Florida: Port Canaveral and Jetty Park Beach

Back View of Iridescent "Sail" of Exploration Tower

Back View of Iridescent “Sail” of Exploration Tower

Exploration Tower Entrance

Exploration Tower Entrance

Top of Exploration Tower

Top of Exploration Tower

Exploration Tower at Sunset

Exploration Tower at Sunset

Color Wand Lit Path Around Tower

Color Wand Lit Path Around Tower

Exploration Tower at Night

Exploration Tower at Night

View of Port Canaveral from Top of Tower

View of Port Canaveral from Top of Tower

Recycled Art in Tower Atrium

Recycled Art in Tower Atrium

Recycled Glass Jellyfish in Atrium

Recycled Glass Jellyfish in Atrium

Recycled Glass Mobile

Recycled Glass Mobile

Ron Jon Surfboard Display in Tower

Ron Jon Surfboard Display in Tower

Cruise Ship Departure Past Jetty Park

Cruise Ship Departure Past Jetty Park

Jetty Park's Wide Sandy Beach

Jetty Park’s Wide Sandy Beach

Kitty Cat Drawing on Sand

Kitty Cat Drawing on Sand

Jetty Park's Long Fishing Pier

Jetty Park’s Long Fishing Pier

Dolphin Swimming by Pier

Dolphin Swimming by Pier

Seagull and Waves at Sunset

Seagull and Waves at Sunset

Seagulls Flying Overhead

Seagulls Flying Overhead

Vintage Poster of Jetty Park

Vintage Poster of Jetty Park

If you visit Central Florida, be sure to stop by Port Canaveral and Jetty Park near Cocoa Beach on the Atlantic Ocean. Exploration Tower acts as a Welcome Center for the area. The building opened in November 2013, and is meant to evoke the image of a sailing ship. The architecture is stunning, especially at night. From the tower’s 7th floor Observation Deck there is a bird’s eye view of Port Canaveral, Jetty Park, the Atlantic Ocean to the east, and NASA to the north. It is an excellent place to view rocket launches (check schedule at: http://spaceflightnow.com/tracking/index.html).  Info about visiting the tower is at:  http://www.explorationtower.com/.

A fun thing to do is to watch the cruise ships go out to sea. They exit the port past Jetty Park, with people waving and cheering all the way. Popular times to watch are Thursday and Sunday afternoons around 4 pm (a full schedule of departures and arrivals is at: http://www.portcanaveral.com/cruising/ships.php).

Jetty Park’s wide sandy beach is especially nice for families. It is popular year round. If you walk onto the fishing pier, be sure to look for manatees, dolphins, and sea turtles in the water below. You’ll probably see egrets and pelicans “fishing” too. And don’t forget to bring bread to feed the seagulls – it is a family favorite. More info about visiting Port Canaveral is at: http://visitportcanaveral.com/.   Details about Jetty Park Beach and Campground are at: http://www.jettyparkbeachandcampground.com/park_index.

Wildlife Cam: Pumpkins, Raccoons, and Turkeys!

Raccoons and Pumpkins 1

Raccoons and Pumpkins 1

Raccoons and Pumpkins 2

Raccoons and Pumpkins 2

Raccoons and Pumpkins 3

Raccoons and Pumpkins 3

Raccoons and Pumpkins 4

Raccoons and Pumpkins 4

Raccoons and Pumpkins 5

Raccoons and Pumpkins 5

Raccoons and Pumpkins 6

Raccoons and Pumpkins 6

Raccoons and Pumpkins 7

Raccoons and Pumpkins 7

Turkeys and Pumpkins 1

Turkeys and Pumpkins 1

Turkeys and Pumpkins 2

Turkeys and Pumpkins 2

Turkeys and Pumpkins 3

Turkeys and Pumpkins 3

Turkeys and Pumpkins 4

Turkeys and Pumpkins 4

What a joy to see what pictures are waiting for us when we download them from the automatic wildlife camera!  It’s such a treat every time.  I placed some pumpkins outside for a Fall theme, and the raccoons and turkeys are having a wonderful time out there.  In fact, if you look closely, you’ll notice that the turkeys have been eating the pumpkin on the right!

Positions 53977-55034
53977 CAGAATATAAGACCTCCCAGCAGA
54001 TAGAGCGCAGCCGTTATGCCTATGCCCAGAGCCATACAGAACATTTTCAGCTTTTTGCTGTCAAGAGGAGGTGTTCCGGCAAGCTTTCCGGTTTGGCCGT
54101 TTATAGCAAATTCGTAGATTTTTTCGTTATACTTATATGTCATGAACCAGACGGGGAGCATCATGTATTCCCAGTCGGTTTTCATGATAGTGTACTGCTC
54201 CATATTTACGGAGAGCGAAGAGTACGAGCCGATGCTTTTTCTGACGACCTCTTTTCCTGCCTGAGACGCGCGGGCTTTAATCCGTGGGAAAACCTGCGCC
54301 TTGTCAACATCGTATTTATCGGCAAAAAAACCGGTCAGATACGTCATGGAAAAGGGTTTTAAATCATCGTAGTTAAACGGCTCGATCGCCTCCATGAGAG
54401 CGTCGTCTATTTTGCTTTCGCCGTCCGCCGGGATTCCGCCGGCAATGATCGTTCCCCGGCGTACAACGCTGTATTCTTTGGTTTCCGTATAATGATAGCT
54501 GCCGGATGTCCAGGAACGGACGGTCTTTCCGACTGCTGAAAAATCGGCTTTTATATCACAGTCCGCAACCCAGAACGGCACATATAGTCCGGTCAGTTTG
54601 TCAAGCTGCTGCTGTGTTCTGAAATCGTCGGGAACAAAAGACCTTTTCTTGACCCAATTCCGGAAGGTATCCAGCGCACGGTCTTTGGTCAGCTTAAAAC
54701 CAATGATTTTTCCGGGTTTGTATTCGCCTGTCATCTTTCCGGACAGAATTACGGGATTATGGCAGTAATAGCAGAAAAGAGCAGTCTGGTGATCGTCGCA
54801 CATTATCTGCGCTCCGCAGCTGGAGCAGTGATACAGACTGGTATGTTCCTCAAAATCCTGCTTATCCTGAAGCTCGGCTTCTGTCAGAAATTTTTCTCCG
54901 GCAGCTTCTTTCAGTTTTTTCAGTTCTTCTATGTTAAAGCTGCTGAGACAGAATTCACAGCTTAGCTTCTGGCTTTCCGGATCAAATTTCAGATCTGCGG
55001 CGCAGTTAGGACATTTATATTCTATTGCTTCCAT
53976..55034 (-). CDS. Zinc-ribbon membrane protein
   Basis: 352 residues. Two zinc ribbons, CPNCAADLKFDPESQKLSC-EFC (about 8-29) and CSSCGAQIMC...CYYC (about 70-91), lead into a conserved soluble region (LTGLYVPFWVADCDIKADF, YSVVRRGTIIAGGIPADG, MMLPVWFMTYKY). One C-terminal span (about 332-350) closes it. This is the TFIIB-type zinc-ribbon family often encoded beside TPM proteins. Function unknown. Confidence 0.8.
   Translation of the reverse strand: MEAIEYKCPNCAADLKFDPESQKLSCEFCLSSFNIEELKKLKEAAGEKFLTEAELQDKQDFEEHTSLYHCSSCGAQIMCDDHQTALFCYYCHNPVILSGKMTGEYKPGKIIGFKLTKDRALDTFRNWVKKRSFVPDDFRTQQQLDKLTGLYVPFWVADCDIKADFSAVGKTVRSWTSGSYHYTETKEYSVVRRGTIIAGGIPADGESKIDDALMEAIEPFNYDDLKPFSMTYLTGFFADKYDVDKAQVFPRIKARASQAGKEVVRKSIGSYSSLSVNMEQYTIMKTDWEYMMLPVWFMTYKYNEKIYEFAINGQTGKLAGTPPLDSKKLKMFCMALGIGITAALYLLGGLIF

Florida: Return to Marie Selby Botanical Gardens

Extremely Rare "Booger" Bromeliad (Globose guzmania)

Extremely Rare “Booger” Bromeliad (Globose guzmania)

Ant Plant (tuber gives ants a home and sweet sap; in return the ants protect and fertilize the plant)

Ant Plant (tuber gives ants a home and sweet sap; in return the ants protect and fertilize the plant)

Anthurium with Yellow Spathe

Anthurium with Yellow Spathe

Dove or Holy Ghost Orchid (Peristeria elata).  Endangered in Wild; National Flower of Panama.  "Bird" is in Center of Flower.

Dove or Holy Ghost Orchid (Peristeria elata). Endangered in Wild; National Flower of Panama. “Bird” is in Center of Flower.

Zygopetalum Orchid

Zygopetalum Orchid

Pink Tropical Lily (Amaryllis species)

Pink Tropical Lily (Amaryllis species)

Beautiful Lined Leaf

Beautiful Lined Leaf

Pitcher Plant (Nepenthes rafflesiana)

Pitcher Plant (Nepenthes rafflesiana)

Pitcher Plant (Monkey Cup)

Pitcher Plant (Monkey Cup)

Pitcher Plant with Gold Lip

Pitcher Plant with Gold Lip

Bamboo (World's Biggest Grass and Strong as Lumber)

Bamboo (World’s Biggest Grass and Strong as Lumber)

Banyan Tree (one tree expands into a "forest" with aerial prop roots that grow down to soil from branches)

Banyan Tree (one tree expands into a “forest” with aerial prop roots that grow down to soil from branches)

Hugging Tree Sign with Row of Bromeliads "Hugging" the Top

Hugging Tree Sign with Row of Bromeliads “Hugging” the Top

Hugging Tree Sign Describing Epiphytes

Hugging Tree Sign Describing Epiphytes

Marie Selby Botanical Gardens is an excellent place to see rare and beautiful plants in Sarasota, Florida. The gardens are gorgeous! The organization is dedicated to botanical research, education, and conservation. The Tropical Conservatory houses rare bromeliads and orchids from around the world that bloom year round. The gardens specialize in epiphytes – plants that cling to other plants and have no roots in the ground (such as bromeliads, ferns, orchids, and pitcher plants).  After you finish visiting the garden, it is only a 5 minute drive across the causeway to Sarasota’s white sugar sand beaches and Mote Marine Laboratory. More info is at:  http://selby.org/  A previous post is at:  http://naturetime.wordpress.com/2012/09/05/florida-marie-selby-botanical-gardens/  An interesting article about exotic Asian tropical flowers and pitcher plants is at:  http://factsanddetails.com/asian/cat68/sub435/item2425.html